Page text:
The rapid growth of Internet usage in the last two decades adds new challenges to understand the informal user generated content (UGC) on the Internet. Textual UGC refers to textual posts on social media, blogs, emails, chat conversations, instant messages, forums, reviews, or advertisements that are created by end-users of an online system. A large portion of language used on textual UGC is informal. Informal text is the style of writing that disregard language grammars and uses a mixture of abbreviations and context dependent terms. The straightforward application of state-of-the-art Natural Language Processing approaches on informal text typically results in significantly degraded performance due to the following reasons: the lack of sentence structure; the lack of enough context required; the seldom entities involved; the noisy sparse contents of users' contributions; and the untrusted facts contained. It is the aim of this work- shop to bring the attention of researchers to the opportunities and challenges involved in informal text processing. In particular, we are interested in discussing informal text modeling, normalization, mining, and understanding in addition to various application areas in which UGC is involved.
We invite submissions on topics that include, but are not limited to, the following core NLP approaches for informal UGC: language identification, classification, clustering, filtering, summarization, tokenization, segmentation, morphological analysis, POS tagging, parsing, named entity extraction, named entity disambiguation, relation/fact extraction, semantic annotation, sentiment analysis, language normalization, informality modeling and measuring, language generation, handling uncertainties, machine translation, ontology construction, dictionary construction, etc.
Authors are invited to submit original work not submitted to another conference or workshop. Workshop submissions could be a full paper or short paper. Paper length should not exceed 10 pages for full papers and 5 pages for short papers. All papers should be formatted according to the ACM SIG Proceedings template. Papers in PDF can be sent via the EasyChair Conference System. Each submission will receive, in addition to a meta-review, at least 2 peer double-blind reviews. Therefore, the paper must not include the authors' names and affiliations. Furthermore, self-references that reveal the author's identity must be avoided. Each full paper will get 25 minutes presentation time. Short papers will get 5 minutes presentation time in addition to a poster. Beside papers, we also plan to have an invited talk by a renowned scientist on a topic relevant for the workshop. The papers accepted in the workshop will be published as a part of the "Companion volume" of the WWW 2016 conference. To contact the NLPIT 2016 organization team, please send an e-mail to: firstname.lastname@example.org.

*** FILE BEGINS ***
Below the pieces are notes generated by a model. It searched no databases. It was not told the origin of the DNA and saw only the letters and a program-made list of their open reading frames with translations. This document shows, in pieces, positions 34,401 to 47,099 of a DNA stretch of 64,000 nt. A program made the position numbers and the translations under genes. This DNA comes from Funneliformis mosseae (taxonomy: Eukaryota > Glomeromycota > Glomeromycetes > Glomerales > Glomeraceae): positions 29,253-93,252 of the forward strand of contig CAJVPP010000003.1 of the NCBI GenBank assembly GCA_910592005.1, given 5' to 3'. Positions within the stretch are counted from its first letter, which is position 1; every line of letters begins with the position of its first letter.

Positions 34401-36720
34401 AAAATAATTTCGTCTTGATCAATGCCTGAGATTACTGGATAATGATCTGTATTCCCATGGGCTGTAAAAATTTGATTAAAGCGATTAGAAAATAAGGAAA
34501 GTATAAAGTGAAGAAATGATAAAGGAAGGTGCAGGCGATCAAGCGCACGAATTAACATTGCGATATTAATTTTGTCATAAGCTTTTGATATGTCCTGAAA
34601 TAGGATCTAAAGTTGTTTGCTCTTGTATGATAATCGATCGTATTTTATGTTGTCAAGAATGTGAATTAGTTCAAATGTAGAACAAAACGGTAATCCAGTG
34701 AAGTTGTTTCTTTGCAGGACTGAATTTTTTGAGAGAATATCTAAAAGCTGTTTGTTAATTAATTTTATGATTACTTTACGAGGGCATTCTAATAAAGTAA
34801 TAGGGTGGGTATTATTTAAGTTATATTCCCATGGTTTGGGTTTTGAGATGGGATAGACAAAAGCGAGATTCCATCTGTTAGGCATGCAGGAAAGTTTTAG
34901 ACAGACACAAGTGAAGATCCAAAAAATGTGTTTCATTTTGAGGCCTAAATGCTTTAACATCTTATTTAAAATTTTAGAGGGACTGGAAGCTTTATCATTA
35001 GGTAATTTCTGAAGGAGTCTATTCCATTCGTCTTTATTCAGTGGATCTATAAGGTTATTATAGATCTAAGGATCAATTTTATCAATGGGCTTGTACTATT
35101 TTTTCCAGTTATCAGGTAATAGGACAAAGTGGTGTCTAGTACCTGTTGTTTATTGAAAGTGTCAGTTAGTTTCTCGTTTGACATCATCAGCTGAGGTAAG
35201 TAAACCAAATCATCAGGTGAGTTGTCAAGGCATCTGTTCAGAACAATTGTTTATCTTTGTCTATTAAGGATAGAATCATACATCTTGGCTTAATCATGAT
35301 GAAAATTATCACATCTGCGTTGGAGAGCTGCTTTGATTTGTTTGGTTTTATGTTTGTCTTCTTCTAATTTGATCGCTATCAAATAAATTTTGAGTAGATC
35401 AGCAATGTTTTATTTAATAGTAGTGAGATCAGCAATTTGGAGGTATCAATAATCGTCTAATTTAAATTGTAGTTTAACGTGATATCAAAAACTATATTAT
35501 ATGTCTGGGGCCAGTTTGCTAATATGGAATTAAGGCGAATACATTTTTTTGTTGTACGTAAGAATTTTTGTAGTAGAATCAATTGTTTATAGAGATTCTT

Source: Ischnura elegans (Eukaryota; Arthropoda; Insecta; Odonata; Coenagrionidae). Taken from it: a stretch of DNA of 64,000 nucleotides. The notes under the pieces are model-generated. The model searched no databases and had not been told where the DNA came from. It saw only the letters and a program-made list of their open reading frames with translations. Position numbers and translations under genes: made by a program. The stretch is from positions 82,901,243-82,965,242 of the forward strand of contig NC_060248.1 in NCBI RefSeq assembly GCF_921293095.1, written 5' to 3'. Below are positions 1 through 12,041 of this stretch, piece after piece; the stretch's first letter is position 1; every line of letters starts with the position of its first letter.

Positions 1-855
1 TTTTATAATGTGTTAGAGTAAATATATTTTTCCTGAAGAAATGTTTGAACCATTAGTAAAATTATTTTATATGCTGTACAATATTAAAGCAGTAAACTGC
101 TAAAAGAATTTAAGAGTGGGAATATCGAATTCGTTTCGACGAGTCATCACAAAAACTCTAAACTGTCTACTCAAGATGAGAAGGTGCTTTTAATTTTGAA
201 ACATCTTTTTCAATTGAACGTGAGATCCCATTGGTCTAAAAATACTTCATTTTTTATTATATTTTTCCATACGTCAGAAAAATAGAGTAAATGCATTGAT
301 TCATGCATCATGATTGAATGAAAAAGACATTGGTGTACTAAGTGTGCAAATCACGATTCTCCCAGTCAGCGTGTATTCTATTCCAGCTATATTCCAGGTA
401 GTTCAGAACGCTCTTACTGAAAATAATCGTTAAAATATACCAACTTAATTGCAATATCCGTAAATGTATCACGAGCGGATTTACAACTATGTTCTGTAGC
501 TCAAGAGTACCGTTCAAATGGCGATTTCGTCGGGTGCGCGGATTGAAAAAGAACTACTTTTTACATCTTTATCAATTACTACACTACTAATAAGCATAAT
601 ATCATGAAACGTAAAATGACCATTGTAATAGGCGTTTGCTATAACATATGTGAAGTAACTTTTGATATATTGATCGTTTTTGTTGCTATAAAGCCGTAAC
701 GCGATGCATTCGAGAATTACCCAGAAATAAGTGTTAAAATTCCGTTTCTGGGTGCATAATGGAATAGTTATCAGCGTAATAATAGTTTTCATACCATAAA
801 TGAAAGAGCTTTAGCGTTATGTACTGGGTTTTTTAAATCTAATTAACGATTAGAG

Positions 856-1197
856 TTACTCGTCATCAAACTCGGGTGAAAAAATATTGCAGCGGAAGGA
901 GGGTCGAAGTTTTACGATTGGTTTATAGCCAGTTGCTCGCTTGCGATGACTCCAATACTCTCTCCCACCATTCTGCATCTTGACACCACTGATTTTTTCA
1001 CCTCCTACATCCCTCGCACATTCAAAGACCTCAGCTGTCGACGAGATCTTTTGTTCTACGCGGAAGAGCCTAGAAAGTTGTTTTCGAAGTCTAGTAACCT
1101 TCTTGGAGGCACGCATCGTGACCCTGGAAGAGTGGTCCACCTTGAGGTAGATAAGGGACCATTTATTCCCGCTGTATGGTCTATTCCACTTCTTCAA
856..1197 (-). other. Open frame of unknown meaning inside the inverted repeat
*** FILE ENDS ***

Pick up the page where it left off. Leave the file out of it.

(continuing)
- Submission deadline: December 22, 2015 January 8, 2016 Extended
- Notification deadline: February 2, 2016
- Camera-ready version: February 8, 2016
- Workshop date: April 12, 2016
Speaker: RaphaŽl Troncy
Title: Linking Entities for Enriching and Structuring Social Media Content.
Abstract: Social media platforms such as Twitter, Facebook or LinkedIn become a reliable source of news and play a key role for being aware of events around the world. Using social media to recognize, enrich or summarize events is however very challenging. In the first part of this talk, we will present ADEL, a novel hybrid architecture for an adaptive entity linking system, that combines methods from the natural language processing, information retrieval and semantic fields. We will show how ADEL can outperform the state-of-the-art systems on the reference NEEL challenge that happens in the yearly #Micropost workshop (2014-2016). In the second part of this talk, we will present a framework that can collect microposts from more than 12 social platforms and that contain media items, as a result of a query -- for example a trending event. We will then show how we can automatically create different visual storyboards that reflect what users have shared about this particular event.
Bio: Dr. RaphaŽl Troncy is an Associate Professor in the Data Science Department of EURECOM leading the Multimedia Semantics group. He is also co-chair of the W3C Media Fragments Working Group and W3C Incubator Group on Multimedia Semantics, contributes to the W3C Web Annotations Working Group and numerous W3C Community Groups such as Schema.org or Open Linked Education. He is working on information extraction (project ASRAEL) and in particular named entity linking (framework NERD), ontology modeling in the multimedia domain (project DOREMUS) and large scale data integration. Applications range from smart cities (project 3cixty) to social TV and second screen (projects LinkedTV and NexGen-TV) where semantic web, information extraction and multimedia analysis technologies are used together.
- Alexandra Balahur, The European Commission's Joint Research Centre (JRC), Italy
- Barbara Plank, University of Copenhagen, Denmark
- Claudia Hauff, Delft University, The Netherlands
- Diana Maynard, University of Sheffield, UK
- Djoerd Hiemstra, University of Twente, The Netherlands
- Dolf Trieschnigg, My Data Factory, The Netherlands
- Julia Kiseleva, Eindhoven University of Technology, The Netherlands
- Kevin Gimpel, Toyota Technological Institute, USA
- Natalia Konstantinova, University of Wolverhampton, UK
- Orphee De Clerq, Ghent University, Belgium
- Robert Remus, ExB Group, Germany
- Wang Ling, Carnegie Mellon University, USA
- Yannis Korkontzelos, Edge Hill University, UK
- Zhemin Zhu, Elsevier, The Netherlands